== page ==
On June 17, 2016 a pleasant Friday greeted Music City so we decided it was a perfect day to visit the Nashville Zoo at Grassmere at 3777 Nolensville Pike. Currently the Zoo has a broad range of activities including animals to see and interact with. Just as the city of Nashville is rapidly developing so is this attraction. In the coming months and years habitats for elephants, rhinos and tigers are undergoing renovation. Soon spider monkeys along with Andean bears will be joining the community.
The Nashville Zoo’s family is growing too with the arrival of a baby gibbon, three red ruffed lemurs and a tally of young tortoises. The Zoo supports conservation along with breeding. Case in point, since 2000, the Nashville Zoo has partnered with organizations around the globe to develop collaborative reproduction programs and field monitoring projects for clouded leopards in Thailand. Giant anteaters along with sulcate tortoises are thriving in Music City before some are transferred to other animal reserves.
The Zoo’s calendar for 2016 is expanding. Avian Awareness Day is June 26th; Red, White & Zoo a wine/food festival will be held on July 8th; a cooling Ice Day is planned for July 23rd; and, the Heritage Musical Festival arrives on September 17th. Additional events are scheduled for the fall. Earlier this month we enjoyed Brew at the Zoo. On tap were animals, food vendors, music and plenty of brews to peruse. One hundred craft beer vendors were on site providing ample samples. Apple Knocker hard cider, Spiked Seltzer (one of our personal favorites) and a number of wineries also shared their wares at this popular annual event.
As the Zoo gets bigger more staff and volunteers will be needed. We found folks such as Ken to be enthusiastic, helpful and knowledgeable. Caretakers also appeared to be compassionate and concerned for their critters. At Lorikeet Landing the staff called the colorful birds by name. This was one of a number of places where visitors could mingle with the wildlife. At Shell Station the man in charge chose to name his twenty-one tortoises rather than call them by a number. At this spot we sat with several 20-40 pound juveniles. The kangaroo pen was another engaging exhibit.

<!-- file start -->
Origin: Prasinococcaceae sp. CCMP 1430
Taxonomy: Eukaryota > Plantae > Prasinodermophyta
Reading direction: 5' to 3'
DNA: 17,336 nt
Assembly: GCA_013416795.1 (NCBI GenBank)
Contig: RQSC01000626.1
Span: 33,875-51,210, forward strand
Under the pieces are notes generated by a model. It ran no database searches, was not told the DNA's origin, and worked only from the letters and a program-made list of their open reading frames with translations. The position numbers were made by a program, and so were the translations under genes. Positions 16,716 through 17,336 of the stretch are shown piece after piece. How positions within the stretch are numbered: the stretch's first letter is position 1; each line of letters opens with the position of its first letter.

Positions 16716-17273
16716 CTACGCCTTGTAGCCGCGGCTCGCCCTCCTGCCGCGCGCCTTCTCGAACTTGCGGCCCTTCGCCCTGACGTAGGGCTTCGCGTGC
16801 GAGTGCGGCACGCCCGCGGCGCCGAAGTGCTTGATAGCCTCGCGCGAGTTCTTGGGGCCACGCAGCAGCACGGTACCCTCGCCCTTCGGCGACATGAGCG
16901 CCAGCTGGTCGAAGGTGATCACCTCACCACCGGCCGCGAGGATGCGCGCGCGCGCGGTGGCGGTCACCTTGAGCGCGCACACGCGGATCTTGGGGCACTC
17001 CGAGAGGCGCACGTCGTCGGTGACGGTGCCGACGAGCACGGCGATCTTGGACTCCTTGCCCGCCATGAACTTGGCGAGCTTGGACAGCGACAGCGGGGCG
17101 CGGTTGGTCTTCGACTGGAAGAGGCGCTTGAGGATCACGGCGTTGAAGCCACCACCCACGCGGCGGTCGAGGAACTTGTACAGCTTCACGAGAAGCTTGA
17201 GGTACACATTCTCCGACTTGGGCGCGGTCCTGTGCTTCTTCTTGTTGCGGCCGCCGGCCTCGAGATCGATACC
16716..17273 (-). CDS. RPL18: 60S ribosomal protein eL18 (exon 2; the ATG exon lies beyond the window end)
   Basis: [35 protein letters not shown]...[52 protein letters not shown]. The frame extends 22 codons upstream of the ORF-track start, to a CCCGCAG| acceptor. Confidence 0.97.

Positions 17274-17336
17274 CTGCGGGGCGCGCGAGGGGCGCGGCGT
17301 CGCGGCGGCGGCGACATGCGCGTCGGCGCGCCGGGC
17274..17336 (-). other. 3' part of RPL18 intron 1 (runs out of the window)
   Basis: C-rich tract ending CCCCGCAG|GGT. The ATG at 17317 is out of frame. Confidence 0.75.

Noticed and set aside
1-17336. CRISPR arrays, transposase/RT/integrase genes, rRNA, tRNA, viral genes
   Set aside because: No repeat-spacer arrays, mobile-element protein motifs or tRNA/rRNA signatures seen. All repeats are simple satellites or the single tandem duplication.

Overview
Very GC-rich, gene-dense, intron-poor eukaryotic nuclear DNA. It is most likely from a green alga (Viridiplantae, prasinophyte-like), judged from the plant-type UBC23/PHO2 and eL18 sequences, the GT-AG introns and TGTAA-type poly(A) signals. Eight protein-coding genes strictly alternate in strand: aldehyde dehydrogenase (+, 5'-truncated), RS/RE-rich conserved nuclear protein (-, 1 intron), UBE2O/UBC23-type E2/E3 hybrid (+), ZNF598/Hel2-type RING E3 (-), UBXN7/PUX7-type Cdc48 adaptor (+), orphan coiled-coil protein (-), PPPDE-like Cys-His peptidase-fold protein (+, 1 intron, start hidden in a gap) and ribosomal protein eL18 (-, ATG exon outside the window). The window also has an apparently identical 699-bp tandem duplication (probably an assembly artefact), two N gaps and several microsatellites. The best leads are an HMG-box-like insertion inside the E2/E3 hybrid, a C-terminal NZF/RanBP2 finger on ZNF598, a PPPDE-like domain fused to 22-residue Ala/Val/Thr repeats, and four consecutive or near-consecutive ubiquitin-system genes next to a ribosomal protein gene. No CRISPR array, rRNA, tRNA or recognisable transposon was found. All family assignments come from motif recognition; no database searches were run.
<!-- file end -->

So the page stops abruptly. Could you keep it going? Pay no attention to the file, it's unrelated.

The Zoo is broken down into three sections that meander through vegetation such as the bamboo trail that provides areas of shade. At Unseen World kids of all ages will see bugs, fish, frogs, snakes and plenty more. A fashionable black-white-spotted stingray caught our attention as did the bats. For a nominal fee folks can ride a carousel, a train or perhaps the zip line is more your speed. Included in the price of admission is the Grassmere Historic Farm which features the main house (ca 1810), a diverse garden, 2 small cemeteries along with a barn which is home to goats, sheep and other farm animals.
In addition to conservation education is a main goal at the Nashville Zoo. Informative signs are everywhere and the daily animal shows are fun presentations where folks can find out more about the wildlife at the Zoo. “Wingin’ It” focused on birds. We met Fester a native turkey vulture who helps control disease by eating dead things. We learned that the bird spreads his wings so the sun can kill off any bacteria that he may have picked up while feeding. Spike a nanday conure entertained the crowd with his ability to retrieve and return a dollar bill from a participating audience member. “Destination Wild” looked at animals worldwide who benefit the environment. For example, skunks who eat lots of insects including ticks.
In 1996, the Nashville Zoo took over management of the Grassmere property after the closing of the Grassmere Wildlife Park. Bound by the will of the Croft sisters who had deeded the land for a nature center, the City of Nashville invested in continually expanding the Zoo including big plans for elephants, rhinos, tigers, spider monkeys and Andean bears. Other highlights of our day were the giraffes, jungle animals and meerkats. There is plenty to do at the Nashville with much more coming soon.